North By Northwest: A ‘Wrong Man’ Masterpiece From Hitchcock
Thriller, action, comedy, romance- putting all these in one film and coming up with a good film is not an easy task, even in this era of seemingly endless sea of ideas. But as we know, Alfred Hitchcock was not just another movie director, he made North By Northwest back in 1959, which is still considered as one of the ALL TIME BEST MOVIES.
The movie starts with Roger Thornhill, an advertising executive, who talks to his secretary and goes to a hotel bar. Two thugs abduct him from there at gunpoint and take him to a mysterious man to meet. The man refers Thornhill as “George Kaplan” and offers him money to co-operate. But Thornhill refuses as he doesn’t understand what the man is talking about. The man, who later turned out as spy Phillip Vandamm, instructs his men to arrange Thronhill’s death by a staged drunk driving. But he survives and later after failing to convince his mother and the police about his innocence, he investigates about a Mr. Townsend, a UN diplomat. But Townsend is killed before divulging any information about Vandamm and Thronhill is forced to flee because of apparently being the killer. He sneaks onto the 20th Century Limited train and meets Eve Kendall. The two build up a relationship, though the later one is secretly working for Vandamm. Can Thronhill reach the bottom of this mystery? Can he find out the real “George Kaplan” and thwart Vandamm’s plan? If you want to know, you have to watch the movie.
North By Northwest Cast:
The movie is starred by Cary Grant, Eva Marie Saint & James Mason.
Grant’s performance was highly praised as Roger Thornhill. The New York Times remarked that the actor “was never more at home than in this role of the advertising-man-on-the-lam” and handled the role “with professional aplomb and grace.”
Hitchcock surprised many by choosing Eva Marie Saint for the Femme Fatale role in the movie, as there were over dozens of candidate for the role. He even went to the length of cutting off Eva’s waist long blonde hair, which was the first time ever in her career. However, her exceptional performance as the lead female character proved that, the director was right choosing her. Eva’s performance was said to be smart, simple, subtle and quiet, just as Hitchcock wanted. Coupled with her changed screen persona, Eva’s splendid acting did the job well done of keeping both Cary Grant and the audience off the balance throughout the movie.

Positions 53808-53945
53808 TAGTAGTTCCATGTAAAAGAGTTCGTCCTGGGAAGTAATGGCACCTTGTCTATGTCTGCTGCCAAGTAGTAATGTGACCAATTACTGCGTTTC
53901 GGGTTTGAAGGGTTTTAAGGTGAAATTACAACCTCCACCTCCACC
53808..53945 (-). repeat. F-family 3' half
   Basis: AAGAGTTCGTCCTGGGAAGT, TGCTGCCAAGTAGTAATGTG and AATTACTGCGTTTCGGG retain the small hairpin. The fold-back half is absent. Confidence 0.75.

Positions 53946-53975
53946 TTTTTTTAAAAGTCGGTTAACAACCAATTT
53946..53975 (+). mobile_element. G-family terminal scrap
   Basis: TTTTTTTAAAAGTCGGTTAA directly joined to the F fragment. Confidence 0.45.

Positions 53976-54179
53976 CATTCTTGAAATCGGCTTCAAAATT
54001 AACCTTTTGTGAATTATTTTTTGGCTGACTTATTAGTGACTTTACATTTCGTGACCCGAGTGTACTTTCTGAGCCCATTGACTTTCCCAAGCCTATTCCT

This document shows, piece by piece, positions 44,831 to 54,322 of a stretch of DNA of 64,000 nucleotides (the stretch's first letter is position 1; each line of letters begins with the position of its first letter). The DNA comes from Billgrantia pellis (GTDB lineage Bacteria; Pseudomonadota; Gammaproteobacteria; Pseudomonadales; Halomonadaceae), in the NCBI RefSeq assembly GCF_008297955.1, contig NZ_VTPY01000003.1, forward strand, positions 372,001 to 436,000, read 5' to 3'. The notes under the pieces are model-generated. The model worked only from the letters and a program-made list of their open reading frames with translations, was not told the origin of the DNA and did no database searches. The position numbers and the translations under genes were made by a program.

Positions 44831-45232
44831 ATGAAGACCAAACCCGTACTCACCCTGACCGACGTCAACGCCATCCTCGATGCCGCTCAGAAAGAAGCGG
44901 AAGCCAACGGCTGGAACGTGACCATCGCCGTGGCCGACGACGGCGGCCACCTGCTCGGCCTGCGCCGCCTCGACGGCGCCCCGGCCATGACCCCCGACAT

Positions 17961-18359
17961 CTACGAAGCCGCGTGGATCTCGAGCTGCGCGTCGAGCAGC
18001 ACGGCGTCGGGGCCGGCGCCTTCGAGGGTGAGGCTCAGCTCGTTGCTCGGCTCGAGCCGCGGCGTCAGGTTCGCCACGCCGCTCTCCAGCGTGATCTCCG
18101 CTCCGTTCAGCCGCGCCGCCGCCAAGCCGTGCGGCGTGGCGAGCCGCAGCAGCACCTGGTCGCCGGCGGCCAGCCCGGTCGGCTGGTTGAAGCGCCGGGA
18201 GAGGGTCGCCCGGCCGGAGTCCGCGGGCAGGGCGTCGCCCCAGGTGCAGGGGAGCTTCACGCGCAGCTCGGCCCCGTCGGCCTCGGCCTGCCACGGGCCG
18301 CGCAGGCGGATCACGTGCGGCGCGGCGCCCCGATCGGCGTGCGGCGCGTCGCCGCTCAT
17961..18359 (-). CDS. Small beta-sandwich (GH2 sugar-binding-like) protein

North By Northwest is a highly acclaimed movie, even in these days. Both in box office and critical reviewing, the movie was a huge hit. It is now currently holding a 99% approval rating in Rotten Tomatoes, with an average rating of 9.05 out of 10, with a statement of the site, “Gripping, suspenseful and visually iconic, this late-period Hitchcock classic laid the groundwork for countless action thrillers to follow.” Time magazine called the movie “Smoothly troweled and thoroughly entertaining.”
Critics and Journalists like Charles Champlin & Nick Clooney praised the film by saying “Anthology of typical Hitchcockian situations”, “Representative of Hitchcock’s finest work”, and “Certainly Alfred Hitchcock’s most stylish thriller, if not his best.”
Themes & Influences:
Hitchcock wanted something light, fun and generally free of symbolism, unlike his other films. Ernest Lehman, who wrote the screenplay of the film, wanted to “the Hitchcock picture to end all Hitchcock pictures” also had a intention of mocking the people who look symbolism in films. The film is considered to be a masterpiece for its themes of mistaken identity, moral relativism and deception in the ‘Cold War’ era.
Many call North By Northwest the ‘First James Bond Movie’ because of its splashily colorful settings, secret agents, cat & mouse chase movements; an elegant, daring, wisecracking leading man facing off a sinister yet strangely charming villain. The helicopter chase in From Russia with Love is said to have been inspired by the crop-duster scene from North By Northwest, which is considered to be one of the most iconic scenes in all of American film.
The movie also contains Hitchcock’s mischievous sense of humor, which can be sensed by the film’s final shot — that of the train speeding into a tunnel during a romantic embrace onboard. He called it as ‘Phallic Symbol’ and said, it was one of the most impudent shots he had ever made.